All right, folks – last words from us about the November 6 elections. I know you’re busy, so I’ll be brief.
- Polls are open in Kansas from 7 a.m. to 7 p.m. In Missouri, they’re open from 6 a.m. to 7 p.m.
- If you’re still holding on to a Kansas early voting ballot for some reason, walk it into your assigned polling place.
- Bring appropriate ID (Kansas/Missouri), your notes or marked sample ballot (make yourself a cheat sheet with BallotReady if you haven’t already done it – it’ll save you some grief at the polls while you try to remember what you wanted), and your patience.
- If you have trouble at the polls, ask a poll worker for help! Most of us actually want to help you vote, that’s what we’re there for.
- Ask for a provisional ballot if you need one.
- If you’re harassed or intimidated at the polls, or if you think you’ve been wrongly refused your right to vote, call the ACLU’s election protection number. That’s 1-866-OUR-VOTE for help in English, or 1-888-VE-Y-VOTA for help in Spanish. You can also file a complaint with your election board and your Secretary of State’s office.
- Use a paper ballot if you can. If you have to use a touchscreen voting machine, make sure you review your choices. Machines vary by election authority, but there should be at least one opportunity for you to review and confirm your votes before the machine prints your ballot or records your votes. If something looks wrong, alert a poll worker.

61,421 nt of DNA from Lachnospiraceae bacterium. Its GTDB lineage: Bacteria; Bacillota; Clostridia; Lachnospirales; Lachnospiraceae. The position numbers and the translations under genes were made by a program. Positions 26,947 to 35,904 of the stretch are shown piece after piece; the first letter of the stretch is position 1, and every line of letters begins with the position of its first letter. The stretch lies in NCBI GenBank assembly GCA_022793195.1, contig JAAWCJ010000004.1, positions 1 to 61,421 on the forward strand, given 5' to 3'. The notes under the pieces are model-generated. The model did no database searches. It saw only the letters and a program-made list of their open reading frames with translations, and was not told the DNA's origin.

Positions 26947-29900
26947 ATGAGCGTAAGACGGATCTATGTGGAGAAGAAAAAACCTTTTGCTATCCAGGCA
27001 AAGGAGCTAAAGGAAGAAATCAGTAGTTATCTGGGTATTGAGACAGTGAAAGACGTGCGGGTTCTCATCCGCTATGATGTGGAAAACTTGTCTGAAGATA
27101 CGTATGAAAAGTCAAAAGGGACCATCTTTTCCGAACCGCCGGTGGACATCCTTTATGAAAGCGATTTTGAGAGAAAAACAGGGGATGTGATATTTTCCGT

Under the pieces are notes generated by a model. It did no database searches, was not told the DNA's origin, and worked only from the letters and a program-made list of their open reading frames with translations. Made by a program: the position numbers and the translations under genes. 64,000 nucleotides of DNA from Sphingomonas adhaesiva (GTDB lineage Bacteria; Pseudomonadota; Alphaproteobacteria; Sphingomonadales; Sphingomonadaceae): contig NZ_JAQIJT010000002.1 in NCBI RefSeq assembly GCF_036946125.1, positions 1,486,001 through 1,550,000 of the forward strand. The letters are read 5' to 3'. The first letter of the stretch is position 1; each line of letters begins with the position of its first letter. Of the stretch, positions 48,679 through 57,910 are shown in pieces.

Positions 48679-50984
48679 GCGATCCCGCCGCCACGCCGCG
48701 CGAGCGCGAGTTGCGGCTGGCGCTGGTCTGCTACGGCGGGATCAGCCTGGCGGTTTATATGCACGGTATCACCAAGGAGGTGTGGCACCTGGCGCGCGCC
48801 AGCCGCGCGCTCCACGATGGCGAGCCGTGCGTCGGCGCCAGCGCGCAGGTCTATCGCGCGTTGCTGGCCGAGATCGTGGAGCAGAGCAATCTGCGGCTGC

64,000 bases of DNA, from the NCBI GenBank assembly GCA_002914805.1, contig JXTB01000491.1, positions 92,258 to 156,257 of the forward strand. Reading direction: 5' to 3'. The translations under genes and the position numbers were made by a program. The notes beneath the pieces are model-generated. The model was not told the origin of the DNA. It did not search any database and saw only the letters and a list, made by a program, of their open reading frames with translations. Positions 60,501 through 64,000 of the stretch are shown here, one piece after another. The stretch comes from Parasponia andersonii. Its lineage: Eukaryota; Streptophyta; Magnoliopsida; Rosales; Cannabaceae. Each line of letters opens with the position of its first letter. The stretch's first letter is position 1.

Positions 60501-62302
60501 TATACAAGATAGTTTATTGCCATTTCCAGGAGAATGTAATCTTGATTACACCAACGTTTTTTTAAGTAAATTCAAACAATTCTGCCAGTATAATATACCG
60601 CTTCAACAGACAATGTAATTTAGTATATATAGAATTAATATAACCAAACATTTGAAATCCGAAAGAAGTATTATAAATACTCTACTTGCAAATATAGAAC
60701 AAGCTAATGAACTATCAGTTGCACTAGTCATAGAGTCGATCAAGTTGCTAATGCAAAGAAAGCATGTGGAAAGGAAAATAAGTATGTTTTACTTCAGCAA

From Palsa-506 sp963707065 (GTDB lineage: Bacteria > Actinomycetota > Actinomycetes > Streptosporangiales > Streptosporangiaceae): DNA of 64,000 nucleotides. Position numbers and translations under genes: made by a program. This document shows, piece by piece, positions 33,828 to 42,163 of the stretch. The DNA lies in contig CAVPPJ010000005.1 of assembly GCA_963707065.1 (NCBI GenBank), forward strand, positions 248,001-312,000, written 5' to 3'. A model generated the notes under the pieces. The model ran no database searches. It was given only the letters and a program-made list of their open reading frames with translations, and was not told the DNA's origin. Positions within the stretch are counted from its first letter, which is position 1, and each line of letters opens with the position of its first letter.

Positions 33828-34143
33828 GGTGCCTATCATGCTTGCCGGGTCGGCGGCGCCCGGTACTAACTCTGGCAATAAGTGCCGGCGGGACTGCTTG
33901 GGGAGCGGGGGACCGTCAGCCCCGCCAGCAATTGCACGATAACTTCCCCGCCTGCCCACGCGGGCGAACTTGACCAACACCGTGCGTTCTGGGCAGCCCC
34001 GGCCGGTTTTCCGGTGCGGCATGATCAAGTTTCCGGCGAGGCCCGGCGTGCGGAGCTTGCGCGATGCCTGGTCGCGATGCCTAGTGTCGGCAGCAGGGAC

- If you are voting with a paper ballot, make sure to look at both sides of the ballot. If you’re using a machine, watch for arrows or other indicators at the bottom of each screen that mean that there’s more to the question, or candidates you haven’t seen yet.
- If you mess up on a paper ballot, you can hand it back to the poll workers you got it from and ask them to spoil it and give you a new one.
- Remember, if you’re in line when the polling place closes, you have the right to vote. Don’t leave!
- Jackson County, MO voters: if you’re befuddled by the county charter questions (Questions 1-7), don’t stress too much about it. There’s already a charter change commission scheduled to convene in 2019. If you want to dig into the particulars of these issues, you can check out the full text of the proposed changes. If you’d rather get your guidance from the local paper of record, the Star has a run-down of recommendations.
Thanks for reading, and we’ll see you at the polls!